Nghi said: "Anti-dumping lawsuits in the steel industry have shown a tendency to increase this year because of lower global demand and oversupply."

The steel association's general secretary, Dinh Huy Tam, said export was a "compulsory" step for firms in the current market situation, but anti-dumping duties were posing a threat.

Indonesia last December slapped 13.5-36.6 percent anti-dumping taxes on Vietnam's cold rolled steel coils.

Vietnam's galvanized iron and color coating iron are also caught up in lawsuits over anti-dumping duties in Malaysia and Thailand.

If Vietnamese steel mills lose these lawsuits, these countries could impose taxes of between five and 20 percent on products which are currently exempt from duties.

Tam advised steel producers to seek more markets and promote trading agreements.


In the domestic steel market, the struggle to boost sales continues, but there is no recovery in sight given the real estate situation.

Steel consumption in June fell by more than 9.3 percent from the previous month to 350,000 tons, forcing many companies to reduce their output or even stop production.

Nguyen Tien Nghi, vice chairman of the Vietnam Steel Association, said the most distressed firms are new ones that have yet to build themselves a brand name. Such firms cannot even sell their products at cut-rate prices, he said.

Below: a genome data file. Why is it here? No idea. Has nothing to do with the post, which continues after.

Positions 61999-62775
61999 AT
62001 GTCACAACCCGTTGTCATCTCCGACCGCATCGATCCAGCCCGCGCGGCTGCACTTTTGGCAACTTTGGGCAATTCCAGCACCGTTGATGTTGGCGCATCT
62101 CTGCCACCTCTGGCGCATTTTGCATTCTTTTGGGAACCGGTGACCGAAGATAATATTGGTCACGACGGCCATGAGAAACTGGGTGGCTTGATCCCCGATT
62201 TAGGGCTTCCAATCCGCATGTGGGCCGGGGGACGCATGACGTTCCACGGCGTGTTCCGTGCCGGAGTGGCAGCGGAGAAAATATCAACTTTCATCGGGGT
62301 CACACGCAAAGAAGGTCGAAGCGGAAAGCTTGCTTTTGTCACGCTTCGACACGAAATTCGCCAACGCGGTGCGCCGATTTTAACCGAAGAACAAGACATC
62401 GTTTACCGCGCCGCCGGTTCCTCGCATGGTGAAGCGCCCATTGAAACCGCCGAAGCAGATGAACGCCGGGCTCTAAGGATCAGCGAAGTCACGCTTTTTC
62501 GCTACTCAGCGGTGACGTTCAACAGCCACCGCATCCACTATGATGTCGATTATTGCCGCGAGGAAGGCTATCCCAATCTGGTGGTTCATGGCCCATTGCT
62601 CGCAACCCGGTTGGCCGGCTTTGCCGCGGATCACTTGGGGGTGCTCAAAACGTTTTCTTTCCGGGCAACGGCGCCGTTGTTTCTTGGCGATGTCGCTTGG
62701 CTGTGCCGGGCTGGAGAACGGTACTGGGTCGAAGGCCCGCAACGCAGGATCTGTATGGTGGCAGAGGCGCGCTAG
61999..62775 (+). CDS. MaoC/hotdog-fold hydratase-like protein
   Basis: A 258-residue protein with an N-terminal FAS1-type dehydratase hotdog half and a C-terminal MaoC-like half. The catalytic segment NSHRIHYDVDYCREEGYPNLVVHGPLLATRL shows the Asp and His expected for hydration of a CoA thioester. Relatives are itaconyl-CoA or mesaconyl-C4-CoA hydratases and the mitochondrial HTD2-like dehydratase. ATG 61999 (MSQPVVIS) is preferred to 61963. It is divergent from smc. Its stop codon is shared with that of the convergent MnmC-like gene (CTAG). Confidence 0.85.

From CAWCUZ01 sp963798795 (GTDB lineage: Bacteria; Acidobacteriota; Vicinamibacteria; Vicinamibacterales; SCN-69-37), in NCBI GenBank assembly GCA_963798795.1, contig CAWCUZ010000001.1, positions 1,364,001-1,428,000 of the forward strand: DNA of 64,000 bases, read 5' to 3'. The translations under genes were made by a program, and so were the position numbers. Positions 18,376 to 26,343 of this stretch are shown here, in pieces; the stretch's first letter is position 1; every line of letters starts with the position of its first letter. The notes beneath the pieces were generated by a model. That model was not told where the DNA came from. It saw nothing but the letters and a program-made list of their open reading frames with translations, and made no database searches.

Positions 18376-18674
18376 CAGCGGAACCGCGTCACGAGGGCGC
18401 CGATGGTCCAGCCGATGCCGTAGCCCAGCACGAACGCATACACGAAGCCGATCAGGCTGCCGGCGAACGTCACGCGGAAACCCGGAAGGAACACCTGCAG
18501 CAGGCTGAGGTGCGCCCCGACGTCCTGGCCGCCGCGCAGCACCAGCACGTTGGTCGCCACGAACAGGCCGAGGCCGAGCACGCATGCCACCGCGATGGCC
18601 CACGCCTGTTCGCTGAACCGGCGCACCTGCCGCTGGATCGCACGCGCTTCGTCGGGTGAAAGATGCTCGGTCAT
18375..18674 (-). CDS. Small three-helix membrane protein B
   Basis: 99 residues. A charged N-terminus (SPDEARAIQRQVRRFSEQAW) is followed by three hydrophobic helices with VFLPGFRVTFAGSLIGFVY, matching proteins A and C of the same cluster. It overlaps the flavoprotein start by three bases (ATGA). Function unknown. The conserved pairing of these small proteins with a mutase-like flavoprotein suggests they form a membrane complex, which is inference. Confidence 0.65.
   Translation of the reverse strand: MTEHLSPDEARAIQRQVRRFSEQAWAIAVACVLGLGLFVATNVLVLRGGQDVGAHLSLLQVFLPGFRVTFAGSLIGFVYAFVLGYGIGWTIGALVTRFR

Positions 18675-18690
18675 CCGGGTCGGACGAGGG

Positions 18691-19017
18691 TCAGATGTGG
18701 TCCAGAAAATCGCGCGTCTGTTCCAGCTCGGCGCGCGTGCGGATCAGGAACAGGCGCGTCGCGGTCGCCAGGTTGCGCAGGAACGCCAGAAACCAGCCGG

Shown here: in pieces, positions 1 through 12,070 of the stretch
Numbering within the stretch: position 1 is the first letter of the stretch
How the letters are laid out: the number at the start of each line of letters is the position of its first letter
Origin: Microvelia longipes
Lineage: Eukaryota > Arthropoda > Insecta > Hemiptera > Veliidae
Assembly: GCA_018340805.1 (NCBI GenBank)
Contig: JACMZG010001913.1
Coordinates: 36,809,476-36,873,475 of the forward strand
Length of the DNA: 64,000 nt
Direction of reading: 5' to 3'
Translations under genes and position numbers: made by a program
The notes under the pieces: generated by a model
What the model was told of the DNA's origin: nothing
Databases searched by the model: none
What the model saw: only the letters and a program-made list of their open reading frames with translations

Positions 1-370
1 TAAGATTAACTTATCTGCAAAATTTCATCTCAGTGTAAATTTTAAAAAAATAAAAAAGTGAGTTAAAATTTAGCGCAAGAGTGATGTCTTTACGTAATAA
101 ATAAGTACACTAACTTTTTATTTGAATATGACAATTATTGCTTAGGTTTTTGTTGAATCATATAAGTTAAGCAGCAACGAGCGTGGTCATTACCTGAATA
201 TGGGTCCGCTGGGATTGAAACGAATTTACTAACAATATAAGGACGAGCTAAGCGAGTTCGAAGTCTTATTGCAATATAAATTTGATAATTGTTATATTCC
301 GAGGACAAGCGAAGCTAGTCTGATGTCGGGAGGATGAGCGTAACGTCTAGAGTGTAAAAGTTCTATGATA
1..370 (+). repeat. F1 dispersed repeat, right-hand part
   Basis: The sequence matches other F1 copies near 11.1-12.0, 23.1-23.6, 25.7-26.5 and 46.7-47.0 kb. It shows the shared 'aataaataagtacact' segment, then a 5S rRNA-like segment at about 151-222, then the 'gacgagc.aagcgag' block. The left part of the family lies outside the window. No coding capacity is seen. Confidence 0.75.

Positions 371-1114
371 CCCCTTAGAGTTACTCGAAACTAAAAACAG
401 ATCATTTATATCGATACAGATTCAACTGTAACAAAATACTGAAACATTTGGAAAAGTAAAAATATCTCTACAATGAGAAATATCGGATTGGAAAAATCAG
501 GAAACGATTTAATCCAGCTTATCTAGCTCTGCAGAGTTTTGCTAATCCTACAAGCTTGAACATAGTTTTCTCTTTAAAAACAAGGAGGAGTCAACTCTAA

Many new businesses that built facilities last year have not dared to put them into operation, he said.

He said the root of the problem was the real estate market, the main steel consumer.

Property investors said earlier this month that 2012 was their worst year, with a 17.5 percent increase in supply, boosting unsold inventory value to more than US$3 billion.

Another major problem for local producers is the availability of cheap imports.

Anti-dumping measures

Two local steelmakers, Posco VST Co Ltd and Hoa Binh Inox Joint Stock Company, have filed a petition with the Vietnam Competition Authority (VCA) under the Ministry of Industry and Trade (MoIT), asking for anti-dumping measures against cold-rolled stainless steel imported from China, Taiwan, Malaysia and Indonesia.

They said the imported cold-rolled stainless steel is being dumped on the local market, seriously affecting the sales of local producers.

The petitioners have called for the imposition of anti-dumping tariffs of 20 percent on the product from China, 20.8 percent on those from Taiwan, and 39.9 percent and 16.7 percent on the products from Indonesia and Malaysia respectively.

The product now is the subject to a 10 percent duty.
Imports of the product rose to over 99,800 tons in 2011, up 34 percent over the two previous years, said Posco VST. Local firms could sell just 81,000 tons in 2012, compared to 92,000 tons in 2011.

It said locally produced products accounted for just 35 percent of the total steel sold in the domestic market in 2011, down from 41 percent in 2010. The share of imported steel in the domestic market rose from 59 percent in 2010 to 65 percent in 2011.